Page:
GlobeSt. – Capital has been amassing for distressed opportunities.
Preqin reports that capital raised for closed-end distressed fund strategies was 17% of total real estate fundraising in Q1. But the amount of capital looking for deals is even larger than that. Of the $363.8 billion allocated for real estate, over one-third is in opportunistic or distressed funds.
Some examples include Oaktree Capital Management, which recently raised $4.7 billion for its eighth opportunistic global real estate fund and Brookfield Asset Management, which is seeking to raise $17 billion for its largest-ever global opportunistic fund, according to JLL.
But right now, this money is still sitting on the sidelines.
JLL reports that there is no sign of the same level of distressed opportunities that arose after the 2008 financial crisis.
Real Capital Analytics says there are many distressed assets that could potentially hit the market, but banks haven’t forced the issue. Nick Ridgewell, funds advisor director at JLL, says lenders are currently extending loans.
“There’s been less urgency and more dialogue than we saw in the global financial crisis in 2008,” he says.
Right now, there is a gap in buyer and seller pricing expectations, and Ridgewell thinks it will be an issue for the time being.
Ridgewell says there needs to be price discovery before the market starts moving. “That will first need to be solved before we see significant market movement and can then truly label deals distressed, or discounted,” he says.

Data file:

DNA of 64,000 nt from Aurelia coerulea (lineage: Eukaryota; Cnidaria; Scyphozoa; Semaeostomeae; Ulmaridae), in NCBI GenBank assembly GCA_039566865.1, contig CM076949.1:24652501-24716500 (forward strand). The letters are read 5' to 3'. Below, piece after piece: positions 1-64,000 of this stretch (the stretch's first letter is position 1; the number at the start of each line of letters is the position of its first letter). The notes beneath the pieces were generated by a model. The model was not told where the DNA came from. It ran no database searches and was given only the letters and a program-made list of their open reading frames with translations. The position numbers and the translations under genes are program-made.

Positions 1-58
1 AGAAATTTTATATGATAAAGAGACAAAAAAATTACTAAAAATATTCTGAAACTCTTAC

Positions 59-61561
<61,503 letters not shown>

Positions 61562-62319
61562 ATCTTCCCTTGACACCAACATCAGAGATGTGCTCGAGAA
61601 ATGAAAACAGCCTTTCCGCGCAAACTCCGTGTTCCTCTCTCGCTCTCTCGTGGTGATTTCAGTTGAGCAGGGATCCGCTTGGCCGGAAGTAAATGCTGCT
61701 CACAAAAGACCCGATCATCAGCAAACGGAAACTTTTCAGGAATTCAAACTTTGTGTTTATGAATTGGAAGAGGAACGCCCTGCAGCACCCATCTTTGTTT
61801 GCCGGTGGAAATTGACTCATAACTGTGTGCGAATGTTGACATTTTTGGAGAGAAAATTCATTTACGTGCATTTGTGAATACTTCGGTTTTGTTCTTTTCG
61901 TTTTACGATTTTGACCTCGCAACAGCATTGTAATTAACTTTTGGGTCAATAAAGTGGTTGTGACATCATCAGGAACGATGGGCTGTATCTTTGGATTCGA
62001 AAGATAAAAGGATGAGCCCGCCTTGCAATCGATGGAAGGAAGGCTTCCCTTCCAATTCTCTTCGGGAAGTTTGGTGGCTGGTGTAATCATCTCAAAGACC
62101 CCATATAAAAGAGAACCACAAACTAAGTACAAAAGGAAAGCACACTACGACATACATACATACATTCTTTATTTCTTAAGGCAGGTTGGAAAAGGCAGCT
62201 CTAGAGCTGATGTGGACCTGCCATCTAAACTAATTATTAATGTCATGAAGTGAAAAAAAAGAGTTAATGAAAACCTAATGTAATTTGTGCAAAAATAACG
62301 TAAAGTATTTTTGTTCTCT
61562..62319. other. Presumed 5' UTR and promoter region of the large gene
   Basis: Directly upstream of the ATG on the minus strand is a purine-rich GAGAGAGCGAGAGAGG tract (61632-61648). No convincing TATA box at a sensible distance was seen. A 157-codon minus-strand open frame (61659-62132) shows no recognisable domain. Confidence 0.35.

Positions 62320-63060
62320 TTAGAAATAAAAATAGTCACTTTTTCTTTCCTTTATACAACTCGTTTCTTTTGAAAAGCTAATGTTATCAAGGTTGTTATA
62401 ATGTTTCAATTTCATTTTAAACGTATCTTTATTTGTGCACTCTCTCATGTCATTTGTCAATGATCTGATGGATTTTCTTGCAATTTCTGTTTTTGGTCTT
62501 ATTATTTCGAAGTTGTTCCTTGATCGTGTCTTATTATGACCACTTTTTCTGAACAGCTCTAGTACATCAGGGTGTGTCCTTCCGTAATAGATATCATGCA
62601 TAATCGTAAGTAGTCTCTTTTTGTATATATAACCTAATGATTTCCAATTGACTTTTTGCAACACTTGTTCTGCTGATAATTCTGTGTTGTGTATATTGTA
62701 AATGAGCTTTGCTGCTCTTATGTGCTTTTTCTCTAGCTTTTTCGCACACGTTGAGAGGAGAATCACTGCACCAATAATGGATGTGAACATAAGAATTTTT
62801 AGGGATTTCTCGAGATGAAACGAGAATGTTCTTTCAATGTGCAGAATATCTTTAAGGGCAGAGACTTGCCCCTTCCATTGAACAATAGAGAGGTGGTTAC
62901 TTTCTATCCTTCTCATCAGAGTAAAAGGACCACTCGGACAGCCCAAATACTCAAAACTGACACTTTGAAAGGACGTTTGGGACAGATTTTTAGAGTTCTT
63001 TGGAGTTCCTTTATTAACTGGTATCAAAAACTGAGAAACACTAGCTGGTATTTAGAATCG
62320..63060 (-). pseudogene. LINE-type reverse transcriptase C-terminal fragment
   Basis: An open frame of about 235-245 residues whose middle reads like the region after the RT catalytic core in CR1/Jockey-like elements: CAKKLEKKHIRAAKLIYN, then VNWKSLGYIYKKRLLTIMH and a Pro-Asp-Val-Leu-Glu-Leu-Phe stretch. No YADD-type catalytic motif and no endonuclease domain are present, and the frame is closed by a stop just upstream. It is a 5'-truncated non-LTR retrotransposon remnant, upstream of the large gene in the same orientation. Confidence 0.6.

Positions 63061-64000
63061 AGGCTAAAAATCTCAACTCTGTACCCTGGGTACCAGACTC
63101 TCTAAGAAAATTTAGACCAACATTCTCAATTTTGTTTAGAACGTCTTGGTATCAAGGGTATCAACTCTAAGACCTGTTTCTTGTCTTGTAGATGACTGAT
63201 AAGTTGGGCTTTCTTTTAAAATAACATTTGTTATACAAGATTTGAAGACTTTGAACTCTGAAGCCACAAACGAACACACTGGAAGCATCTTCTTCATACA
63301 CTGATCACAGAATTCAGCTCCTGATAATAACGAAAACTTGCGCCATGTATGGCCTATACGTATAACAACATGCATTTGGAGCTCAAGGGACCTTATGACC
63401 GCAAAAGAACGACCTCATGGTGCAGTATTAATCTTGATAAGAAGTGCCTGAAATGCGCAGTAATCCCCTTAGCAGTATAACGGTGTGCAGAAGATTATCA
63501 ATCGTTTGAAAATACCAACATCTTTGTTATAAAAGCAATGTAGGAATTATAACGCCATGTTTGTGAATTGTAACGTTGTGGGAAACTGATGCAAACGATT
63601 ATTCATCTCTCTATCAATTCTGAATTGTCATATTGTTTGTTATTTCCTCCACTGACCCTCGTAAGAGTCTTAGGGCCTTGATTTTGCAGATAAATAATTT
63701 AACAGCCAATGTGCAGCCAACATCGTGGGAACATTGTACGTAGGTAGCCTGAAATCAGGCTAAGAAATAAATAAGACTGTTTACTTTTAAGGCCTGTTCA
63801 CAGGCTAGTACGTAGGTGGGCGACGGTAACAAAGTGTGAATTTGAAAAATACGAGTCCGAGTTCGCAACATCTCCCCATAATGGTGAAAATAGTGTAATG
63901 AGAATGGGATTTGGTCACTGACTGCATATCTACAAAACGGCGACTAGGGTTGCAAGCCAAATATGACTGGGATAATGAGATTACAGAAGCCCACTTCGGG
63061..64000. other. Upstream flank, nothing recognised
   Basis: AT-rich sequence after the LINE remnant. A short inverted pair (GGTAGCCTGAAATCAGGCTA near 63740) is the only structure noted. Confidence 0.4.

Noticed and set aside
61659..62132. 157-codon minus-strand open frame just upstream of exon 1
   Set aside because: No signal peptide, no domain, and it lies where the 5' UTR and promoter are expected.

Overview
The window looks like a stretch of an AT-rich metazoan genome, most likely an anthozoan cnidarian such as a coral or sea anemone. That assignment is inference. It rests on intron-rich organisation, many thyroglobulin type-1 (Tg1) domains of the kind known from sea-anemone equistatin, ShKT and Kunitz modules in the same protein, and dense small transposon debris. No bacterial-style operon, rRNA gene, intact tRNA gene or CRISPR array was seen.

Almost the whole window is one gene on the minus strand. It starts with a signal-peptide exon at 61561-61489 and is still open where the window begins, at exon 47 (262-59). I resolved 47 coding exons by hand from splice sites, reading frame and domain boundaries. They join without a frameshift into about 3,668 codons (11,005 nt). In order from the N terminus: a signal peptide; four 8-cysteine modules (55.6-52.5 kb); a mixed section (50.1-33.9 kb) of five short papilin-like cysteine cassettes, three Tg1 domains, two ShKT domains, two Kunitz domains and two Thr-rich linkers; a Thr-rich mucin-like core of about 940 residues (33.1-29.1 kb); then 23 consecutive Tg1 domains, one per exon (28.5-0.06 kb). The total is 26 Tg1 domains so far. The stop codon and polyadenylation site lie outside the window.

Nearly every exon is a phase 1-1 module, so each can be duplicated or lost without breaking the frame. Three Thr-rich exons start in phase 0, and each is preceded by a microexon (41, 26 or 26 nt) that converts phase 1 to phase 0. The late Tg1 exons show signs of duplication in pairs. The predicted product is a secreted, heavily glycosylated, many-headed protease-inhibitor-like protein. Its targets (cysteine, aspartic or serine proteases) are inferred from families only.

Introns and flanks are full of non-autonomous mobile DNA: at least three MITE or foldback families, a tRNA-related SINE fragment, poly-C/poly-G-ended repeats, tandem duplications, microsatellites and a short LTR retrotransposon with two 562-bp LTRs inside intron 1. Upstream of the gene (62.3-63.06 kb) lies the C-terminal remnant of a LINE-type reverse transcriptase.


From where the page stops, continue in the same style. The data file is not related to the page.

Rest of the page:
Meanwhile investors are pursuing a barbell approach, balancing core strategies with opportunistic or distressed strategies, according to JLL. “The aim is to capitalize on dislocations.”
Investors may be most likely to find dislocations in the retail and lodging space. Still, those loans are moving into foreclosure at a rate far short of the levels predicted when the pandemic gripped the country last March, with just 12 loans representing $270 million of outstanding balance officially beginning the process, according to Moody’s Analytics REIS.
But things could be changing soon.
Moody’s Thomas LaSalvia and David Salz note that CMBS servicer commentaries suggest there may be a “significant pipeline” of properties that may go through foreclosure. More than $6 billion worth of retail and lodging loans had servicer comments mentioning foreclosure, deed-in-lieu, or REO in May, according to Moody’s analysis, and of that number about $3.6 billion were retail loans and the another $2.4 billion were lodging loans.